"You can't see it, but it's busy. I expect that in the next few months, we will see a spectrum of landslides — deeper, slow-moving landslides — throughout the region. They don't kill people, but they cause enormous property damage. You can sit there and listen to a house creaking and groaning, and you're helpless," he said.

Southern California has been battered by a series of heavy rainstorms that dumped more than 33.8 inches of rain so far this season, making it one of the wettest on record. Some meteorologists expect the 2004-05 season to eventually top the wettest on record, 1883-84, when 38.18 inches fell.

Officials on Monday were trying to determine the extent of the damage to the Wright creation, a massive concrete compound perched in the hills of Los Feliz just below the Griffith Observatory.

The house has had structural problems in the past, and there were signs Monday that portions of the massive Maya-inspired retaining wall were weakened by the rains. Several other homes in the area also have been red-tagged.

Los Angeles building inspectors determined the Ennis-Brown House was uninhabitable Saturday when they discovered that part of the wall behind the house was crumbling, said Bob Steinbach, a spokesman for the city's Department of Building and Safety.

Inspectors estimated that rain and mud have caused at least $500,000 damage to the house so far, he said.

The problems come as the Trust for Preservation of Cultural Heritage, a nonprofit, was embarking on a major effort to restore the compound, which has been deteriorating because of age as well as several nature diasters, including the 1994 Northridge earthquake.

The nearly 10,000-square-foot home is made of more than 24,000 patterned, perforated and smooth concrete blocks that contain decomposed granite extracted from the site.

A few miles to the west, a hill gave way at the entrance to Laurel Canyon Boulevard near Mount Olympus Drive, causing the city to close a key route between the San Fernando Valley and the Westside and to evacuate several houses along Laurel Canyon Boulevard. Commuters had to find other routes through the Hollywood Hills.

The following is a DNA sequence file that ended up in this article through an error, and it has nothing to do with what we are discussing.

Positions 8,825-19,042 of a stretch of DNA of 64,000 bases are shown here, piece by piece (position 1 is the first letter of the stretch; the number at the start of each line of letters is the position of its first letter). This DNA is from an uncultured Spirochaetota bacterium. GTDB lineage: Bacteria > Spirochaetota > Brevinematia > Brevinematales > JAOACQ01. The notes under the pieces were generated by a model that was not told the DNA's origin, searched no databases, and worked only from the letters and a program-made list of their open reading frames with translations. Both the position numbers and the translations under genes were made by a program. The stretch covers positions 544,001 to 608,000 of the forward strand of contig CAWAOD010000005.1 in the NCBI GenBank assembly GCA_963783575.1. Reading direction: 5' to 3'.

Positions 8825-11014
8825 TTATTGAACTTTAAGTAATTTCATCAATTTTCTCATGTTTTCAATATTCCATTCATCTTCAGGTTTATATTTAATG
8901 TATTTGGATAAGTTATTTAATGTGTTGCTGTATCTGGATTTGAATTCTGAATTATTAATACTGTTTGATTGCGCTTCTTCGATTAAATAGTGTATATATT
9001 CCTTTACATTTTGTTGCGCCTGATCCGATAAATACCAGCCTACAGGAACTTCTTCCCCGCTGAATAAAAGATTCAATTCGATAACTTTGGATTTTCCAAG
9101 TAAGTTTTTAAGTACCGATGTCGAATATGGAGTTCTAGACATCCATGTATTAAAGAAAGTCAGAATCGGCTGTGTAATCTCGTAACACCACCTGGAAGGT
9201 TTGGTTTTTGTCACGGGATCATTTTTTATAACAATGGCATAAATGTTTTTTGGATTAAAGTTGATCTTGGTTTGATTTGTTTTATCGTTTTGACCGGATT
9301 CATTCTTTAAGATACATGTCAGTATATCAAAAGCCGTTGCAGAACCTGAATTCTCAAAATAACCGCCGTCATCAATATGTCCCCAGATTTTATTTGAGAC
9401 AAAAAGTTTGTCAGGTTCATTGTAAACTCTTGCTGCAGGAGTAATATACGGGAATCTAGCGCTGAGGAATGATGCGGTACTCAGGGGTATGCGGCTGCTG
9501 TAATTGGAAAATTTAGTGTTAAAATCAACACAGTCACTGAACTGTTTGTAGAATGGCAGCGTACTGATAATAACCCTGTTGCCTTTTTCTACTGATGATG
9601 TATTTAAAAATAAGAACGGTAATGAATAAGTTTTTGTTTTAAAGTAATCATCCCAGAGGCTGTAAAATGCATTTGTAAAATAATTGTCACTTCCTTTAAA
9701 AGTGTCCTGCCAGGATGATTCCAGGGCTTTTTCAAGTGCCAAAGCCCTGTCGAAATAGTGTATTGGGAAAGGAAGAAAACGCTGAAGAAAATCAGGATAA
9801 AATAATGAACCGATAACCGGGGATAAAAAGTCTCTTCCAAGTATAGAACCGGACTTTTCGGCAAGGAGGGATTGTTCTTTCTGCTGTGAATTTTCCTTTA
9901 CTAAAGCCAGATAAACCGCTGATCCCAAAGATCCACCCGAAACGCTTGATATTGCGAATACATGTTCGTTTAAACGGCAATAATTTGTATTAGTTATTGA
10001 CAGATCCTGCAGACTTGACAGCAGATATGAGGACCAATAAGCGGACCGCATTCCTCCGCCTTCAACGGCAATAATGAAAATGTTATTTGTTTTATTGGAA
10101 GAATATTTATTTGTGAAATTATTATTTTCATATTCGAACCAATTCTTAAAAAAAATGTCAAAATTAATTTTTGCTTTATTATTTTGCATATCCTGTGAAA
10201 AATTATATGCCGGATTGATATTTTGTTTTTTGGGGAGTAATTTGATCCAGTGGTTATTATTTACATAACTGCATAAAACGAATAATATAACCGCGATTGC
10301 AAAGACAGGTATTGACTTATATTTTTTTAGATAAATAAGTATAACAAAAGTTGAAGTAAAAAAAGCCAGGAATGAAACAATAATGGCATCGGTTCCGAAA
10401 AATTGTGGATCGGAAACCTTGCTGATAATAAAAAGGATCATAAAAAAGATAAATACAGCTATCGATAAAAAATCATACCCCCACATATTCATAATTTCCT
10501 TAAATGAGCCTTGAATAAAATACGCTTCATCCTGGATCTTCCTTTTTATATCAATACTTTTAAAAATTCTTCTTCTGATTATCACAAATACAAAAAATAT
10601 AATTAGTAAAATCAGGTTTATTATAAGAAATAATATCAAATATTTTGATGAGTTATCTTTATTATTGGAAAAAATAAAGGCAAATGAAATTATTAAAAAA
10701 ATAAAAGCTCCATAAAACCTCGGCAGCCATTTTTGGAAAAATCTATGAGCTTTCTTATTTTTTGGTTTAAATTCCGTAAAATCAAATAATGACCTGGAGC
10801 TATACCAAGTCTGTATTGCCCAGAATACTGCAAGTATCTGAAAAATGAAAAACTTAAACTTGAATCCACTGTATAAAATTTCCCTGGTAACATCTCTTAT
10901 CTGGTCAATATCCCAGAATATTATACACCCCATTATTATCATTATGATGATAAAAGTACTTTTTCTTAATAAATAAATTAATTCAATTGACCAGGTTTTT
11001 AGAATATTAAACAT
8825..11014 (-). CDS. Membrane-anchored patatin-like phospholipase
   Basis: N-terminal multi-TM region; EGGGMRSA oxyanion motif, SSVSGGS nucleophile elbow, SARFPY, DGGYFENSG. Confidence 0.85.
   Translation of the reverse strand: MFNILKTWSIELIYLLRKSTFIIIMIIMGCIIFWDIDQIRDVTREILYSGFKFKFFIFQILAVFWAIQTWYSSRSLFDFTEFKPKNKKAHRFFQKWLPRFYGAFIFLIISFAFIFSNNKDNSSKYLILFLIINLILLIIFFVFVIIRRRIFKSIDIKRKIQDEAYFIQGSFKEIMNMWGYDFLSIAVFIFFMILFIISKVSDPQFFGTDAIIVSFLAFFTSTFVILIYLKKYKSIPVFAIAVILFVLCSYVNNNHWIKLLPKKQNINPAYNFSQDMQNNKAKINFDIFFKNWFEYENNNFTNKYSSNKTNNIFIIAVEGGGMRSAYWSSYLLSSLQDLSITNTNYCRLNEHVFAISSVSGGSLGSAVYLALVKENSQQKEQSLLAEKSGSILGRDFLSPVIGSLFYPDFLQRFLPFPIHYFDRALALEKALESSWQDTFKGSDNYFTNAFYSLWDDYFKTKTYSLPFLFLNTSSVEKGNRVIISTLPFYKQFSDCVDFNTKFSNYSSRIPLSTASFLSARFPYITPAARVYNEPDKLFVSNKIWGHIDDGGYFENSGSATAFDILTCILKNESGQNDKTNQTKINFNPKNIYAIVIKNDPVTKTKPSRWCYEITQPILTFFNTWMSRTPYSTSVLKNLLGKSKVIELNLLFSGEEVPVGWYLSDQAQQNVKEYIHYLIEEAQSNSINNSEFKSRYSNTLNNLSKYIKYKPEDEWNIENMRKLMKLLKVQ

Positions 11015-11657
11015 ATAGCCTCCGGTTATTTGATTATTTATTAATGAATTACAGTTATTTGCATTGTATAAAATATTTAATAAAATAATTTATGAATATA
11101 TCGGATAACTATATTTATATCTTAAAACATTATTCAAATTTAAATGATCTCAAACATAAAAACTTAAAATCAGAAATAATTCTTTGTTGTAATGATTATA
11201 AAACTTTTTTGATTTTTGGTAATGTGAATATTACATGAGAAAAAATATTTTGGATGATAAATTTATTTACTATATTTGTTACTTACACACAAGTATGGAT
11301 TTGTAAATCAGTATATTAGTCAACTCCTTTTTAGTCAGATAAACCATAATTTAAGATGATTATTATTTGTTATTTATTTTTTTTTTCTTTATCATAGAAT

Officials said three houses were red-tagged, meaning no one was allowed in, and three were yellowed-tagged, meaning residents had only limited access.

As of Monday, more than 80 residences had been red-tagged in Los Angeles alone. Several other hillside communities have also reported severe damage to residences, including Culver City, Pasadena, Glendale, Anaheim and Laguna Beach.

Four houses in the Phillips Ranch section of Pomona were red-tagged last week after the slope below them began to give way and the structures started crumbling.

In Diamond Bar, a hillside slid a quarter-mile, carrying trees and debris into the backyards of neighboring houses. City officials said many of them were built before the city incorporated in 1989, before more stringent standards were in place.

Mudslides are caused by oversaturated ground that is absorbing water deeper and deeper, creating a powerful force beneath the surface that can carry cars, houses and people away.

Geologists expect to see this pattern continue at least through May.

"Failures can happen months after rains because of the permeability and the slope and other related things," said Doug Morton, a retired geologist for the U.S. Geological Survey.

The passage of time after a rainstorm reduces the chances that a slide will occur, Jibson said, but if one does happen, it is likely to be relatively large.

"The deeper the water has infiltrated the ground, the deeper the slides," he said. "But it's been longer, so it's less likely it will happen."

Generally, 10 inches of rain marks the point at which mudslides start occurring in Southern California, Jibson said. Because rain started to fall earlier than usual this season — October instead of November — water absorption was accelerated.

"We're not out of the woods yet in La Conchita and similar places," Jibson said, referring to the community where a massive mudslide in January killed 10 people. "We could very well in the next few weeks or months see deeper landslides in other parts of the neighborhood."

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Postby bananabobs » Tue Mar 01, 2005 10:22 pm